- Do they break down the work items into small chunks, so the work can be completed faster and more consistently?
- If your team is a Scrum team planning for iterations, the stories should fit the iteration. For example, if your iteration is two weeks and an average cycle time for the stories is more than 10 days, the team needs to break down the stories into smaller chunks of work. For stories, it is good to target cycle times below five days. This means that the team slices the work into really small chunks and delivers the customer value quickly.
- Do they follow their work-in-progress (WIP) limits? They might have too much WIP, causing delivery to slow.
- Are there any blockers or bottlenecks that prevent the flow of work items?
- Are there any distractions that are preventing the team from completing their work quickly?
Below is a pretty healthy Flow Time chart for the team (this team is using two-week iterations and is not working on defects):
Flow Load tells me if WIP is overloading teams. Flow load indicates how many items are currently in the system. Keeping a healthy, limited number of active items (limiting WIP) is critical to enabling a fast flow of items through the system.
If your team tends to have high WIP, my advice is to discuss this topic in your retrospectives. These are the questions I use for discussion:
- Does the team have WIP limits set up on the Team Board?
- Do they follow their WIP limits and focus on the work items or do they have to switch between different work? If the latter, what is the reason?
- If the number of work items in testing exceeds the WIP limit, do the developers swarm on testing before they pull in new dev work?
This chart provides insight into your team's delivery in terms of Value Add (green) and Non Value Add (red). The higher the Value Add percentage, the more efficient your team's process is.
Non Value Add (NVA) is calculated based on the time that work items spend in a Blocked or Ready state in a given timebox. If your Flow Efficiency is low, it’s an indication of waste—items stagnating in a wait state for some reason.
So if your team has a high NVA percentage as on the screenshot below, it is probably a good idea to have a conversation with the team:
- Do they have blocked work items and, if so, what is the reason for the blockage? Can the scrum master help to remove these impediments?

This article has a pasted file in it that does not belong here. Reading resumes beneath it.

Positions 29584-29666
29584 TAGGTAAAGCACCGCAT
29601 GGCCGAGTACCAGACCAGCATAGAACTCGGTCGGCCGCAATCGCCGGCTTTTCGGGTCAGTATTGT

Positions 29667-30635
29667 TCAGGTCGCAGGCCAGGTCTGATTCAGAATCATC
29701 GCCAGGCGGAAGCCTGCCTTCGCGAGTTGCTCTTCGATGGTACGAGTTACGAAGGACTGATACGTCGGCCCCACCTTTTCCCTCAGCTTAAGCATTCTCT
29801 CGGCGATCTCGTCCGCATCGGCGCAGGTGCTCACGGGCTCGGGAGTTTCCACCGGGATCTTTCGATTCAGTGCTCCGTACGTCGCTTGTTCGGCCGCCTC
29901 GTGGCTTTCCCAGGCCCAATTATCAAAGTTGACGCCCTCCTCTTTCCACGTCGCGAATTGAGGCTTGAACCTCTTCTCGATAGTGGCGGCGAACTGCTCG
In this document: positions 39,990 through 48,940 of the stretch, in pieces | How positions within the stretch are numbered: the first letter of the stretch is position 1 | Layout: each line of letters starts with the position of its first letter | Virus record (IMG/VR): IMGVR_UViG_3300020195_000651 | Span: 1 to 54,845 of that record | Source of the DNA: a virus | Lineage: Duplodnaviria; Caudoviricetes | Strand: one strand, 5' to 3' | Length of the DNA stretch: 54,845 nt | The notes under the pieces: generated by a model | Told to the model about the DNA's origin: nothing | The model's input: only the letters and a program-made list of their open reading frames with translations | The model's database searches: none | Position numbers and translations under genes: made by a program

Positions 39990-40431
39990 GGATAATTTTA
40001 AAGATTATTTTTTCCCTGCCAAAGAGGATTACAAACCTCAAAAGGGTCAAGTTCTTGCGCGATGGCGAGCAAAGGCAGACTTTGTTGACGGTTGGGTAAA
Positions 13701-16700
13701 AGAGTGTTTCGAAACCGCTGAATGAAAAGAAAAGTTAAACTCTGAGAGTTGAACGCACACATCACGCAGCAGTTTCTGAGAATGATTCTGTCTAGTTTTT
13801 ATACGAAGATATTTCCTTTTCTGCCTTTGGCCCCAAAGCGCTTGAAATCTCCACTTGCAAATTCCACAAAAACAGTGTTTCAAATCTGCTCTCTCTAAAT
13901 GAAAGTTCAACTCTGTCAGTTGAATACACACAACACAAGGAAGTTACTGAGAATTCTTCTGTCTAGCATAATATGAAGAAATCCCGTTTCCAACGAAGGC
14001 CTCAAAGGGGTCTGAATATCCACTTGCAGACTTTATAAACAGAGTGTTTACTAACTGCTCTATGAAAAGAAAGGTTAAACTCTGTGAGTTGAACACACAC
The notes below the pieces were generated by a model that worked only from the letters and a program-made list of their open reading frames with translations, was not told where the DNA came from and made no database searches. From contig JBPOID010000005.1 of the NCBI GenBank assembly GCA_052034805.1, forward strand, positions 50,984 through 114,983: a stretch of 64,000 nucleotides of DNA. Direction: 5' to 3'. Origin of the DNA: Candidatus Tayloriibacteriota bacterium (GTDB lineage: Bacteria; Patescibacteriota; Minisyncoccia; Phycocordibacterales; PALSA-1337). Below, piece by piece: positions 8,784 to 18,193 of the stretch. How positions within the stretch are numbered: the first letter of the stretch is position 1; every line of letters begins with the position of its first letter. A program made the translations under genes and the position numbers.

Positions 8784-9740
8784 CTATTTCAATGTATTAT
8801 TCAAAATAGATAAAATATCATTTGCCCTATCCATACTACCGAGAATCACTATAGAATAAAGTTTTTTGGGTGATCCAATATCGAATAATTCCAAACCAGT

- Does the number of blocked work items increase or decrease?
- The team probably has work items stuck in Ready state. Does the product owner accept the stories quickly?
The Flow Predictability chart provides insights into your team’s cycle times and predictability. Ideally, the percentile lines should stay close to each other, while going down slightly over time. This means that your workflow is predictable and that your teams deliver value at a fast and consistent pace. The chart reveals these metrics:
- 90th, 80th, and 70th Percentile: How many days it took to deliver 90%, 80%, and 70% of the work items within a given timebox.
The Flow Predictability chart can be a quick diagnostic tool: If you have a team working in two-week iterations, do they complete 70% of their stories within two weeks, or is it 80% or 90%? For a high performing and predictable Scrum team that uses two-week iterations, you would expect most of the work items (90th percentile) to be accepted in 14 days or less.
On the screenshot below you can see that the team improved their predictability during several last iterations.
My Advice: By regularly tracking and analyzing these metrics, Scrum teams can identify areas for improvement and continuously optimize their workflow. As a result, they can deliver high-quality products in a timely manner, ultimately improving their overall performance and productivity. Now that sounds like an amazing team!
To learn more, I encourage you to explore our Agile Analytics For Digital Transformation educational webinar series. This series is intended to help you improve planning, tracking, and forecasting. These webinars demystify common agile metrics and provide practical knowledge so teams are empowered to identify actions for continuous improvement. For even deeper learning, we also have an Agile Analytics for Digital Transformation eBook available.